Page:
Little is understood about MERS, the respiratory virus that has killed 126 in Saudi Arabia and has now arrived in Lebanon.
But in a refreshing development, the authorities here seem to be doing all they can to minimize the threat that the disease poses.
There is, as yet, no vaccine or treatment for the virus, which some believe originated in camels. When the Health Ministry reported the first case Thursday, it said it was doing so in a spirit of transparency and knowledge sharing.
This is a welcome change, for too often the Lebanese population is treated as undeserving of such honesty, or incapable of dealing with the realities of whatever situation, whether natural or manmade, is unfolding in the country at any given time.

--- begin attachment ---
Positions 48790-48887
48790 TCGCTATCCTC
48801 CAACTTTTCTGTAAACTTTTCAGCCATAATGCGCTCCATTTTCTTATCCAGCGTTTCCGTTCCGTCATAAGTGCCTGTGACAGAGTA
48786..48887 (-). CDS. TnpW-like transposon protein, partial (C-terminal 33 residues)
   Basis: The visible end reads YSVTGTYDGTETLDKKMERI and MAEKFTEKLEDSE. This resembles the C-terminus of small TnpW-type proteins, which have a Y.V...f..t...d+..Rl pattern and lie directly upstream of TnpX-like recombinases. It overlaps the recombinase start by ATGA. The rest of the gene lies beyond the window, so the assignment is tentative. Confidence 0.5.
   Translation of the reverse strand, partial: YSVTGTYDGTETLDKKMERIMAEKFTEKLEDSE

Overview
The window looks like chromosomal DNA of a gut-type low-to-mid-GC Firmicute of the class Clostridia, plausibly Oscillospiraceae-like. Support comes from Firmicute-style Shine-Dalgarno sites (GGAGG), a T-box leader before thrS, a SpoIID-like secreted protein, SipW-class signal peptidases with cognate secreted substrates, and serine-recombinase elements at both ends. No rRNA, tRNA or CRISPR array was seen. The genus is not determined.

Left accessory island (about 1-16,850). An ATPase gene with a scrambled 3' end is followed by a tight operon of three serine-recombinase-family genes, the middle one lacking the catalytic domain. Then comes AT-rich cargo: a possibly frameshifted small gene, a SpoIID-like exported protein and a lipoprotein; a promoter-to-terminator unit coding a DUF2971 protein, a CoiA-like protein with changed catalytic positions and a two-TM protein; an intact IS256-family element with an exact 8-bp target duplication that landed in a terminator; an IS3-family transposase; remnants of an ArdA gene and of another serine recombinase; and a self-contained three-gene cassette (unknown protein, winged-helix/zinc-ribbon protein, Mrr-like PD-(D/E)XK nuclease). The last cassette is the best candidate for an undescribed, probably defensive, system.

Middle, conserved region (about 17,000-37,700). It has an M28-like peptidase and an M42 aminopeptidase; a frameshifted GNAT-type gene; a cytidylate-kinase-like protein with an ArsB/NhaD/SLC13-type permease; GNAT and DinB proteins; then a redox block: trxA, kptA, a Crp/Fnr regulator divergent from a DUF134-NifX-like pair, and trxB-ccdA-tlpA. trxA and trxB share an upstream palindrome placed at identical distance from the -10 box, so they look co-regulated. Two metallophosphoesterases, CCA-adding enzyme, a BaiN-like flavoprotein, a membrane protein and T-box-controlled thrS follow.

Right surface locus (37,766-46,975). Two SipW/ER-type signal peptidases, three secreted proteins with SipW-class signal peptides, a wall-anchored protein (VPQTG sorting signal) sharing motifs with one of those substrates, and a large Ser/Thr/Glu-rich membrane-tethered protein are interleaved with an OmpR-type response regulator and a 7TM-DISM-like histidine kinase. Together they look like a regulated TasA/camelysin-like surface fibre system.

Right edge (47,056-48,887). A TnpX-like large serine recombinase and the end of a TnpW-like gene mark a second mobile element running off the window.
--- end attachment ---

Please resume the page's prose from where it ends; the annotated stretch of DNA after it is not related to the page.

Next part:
It seems medical staff had already received training on how to deal with the virus and are now receiving refresher courses. At the airport, thermal imaging scanners are being erected to detect signs of fever, a symptom of MERS. All of these preventative measures are to be commended, as for the most part, the governmental attitude to crises is reactive rather proactive. This stance must be increasingly adopted across all sectors, and in relation to all threats, whether that be security incidents, road traffic accidents or building safety.
But all of this must be accompanied by a widespread awareness campaign, so that everyone across Lebanon, and not just those with access to and an appetite for news, are informed about the characteristics and symptoms of this potentially fatal virus before it is too late.
A version of this article appeared in the print edition of The Daily Star on May 10, 2014, on page 7.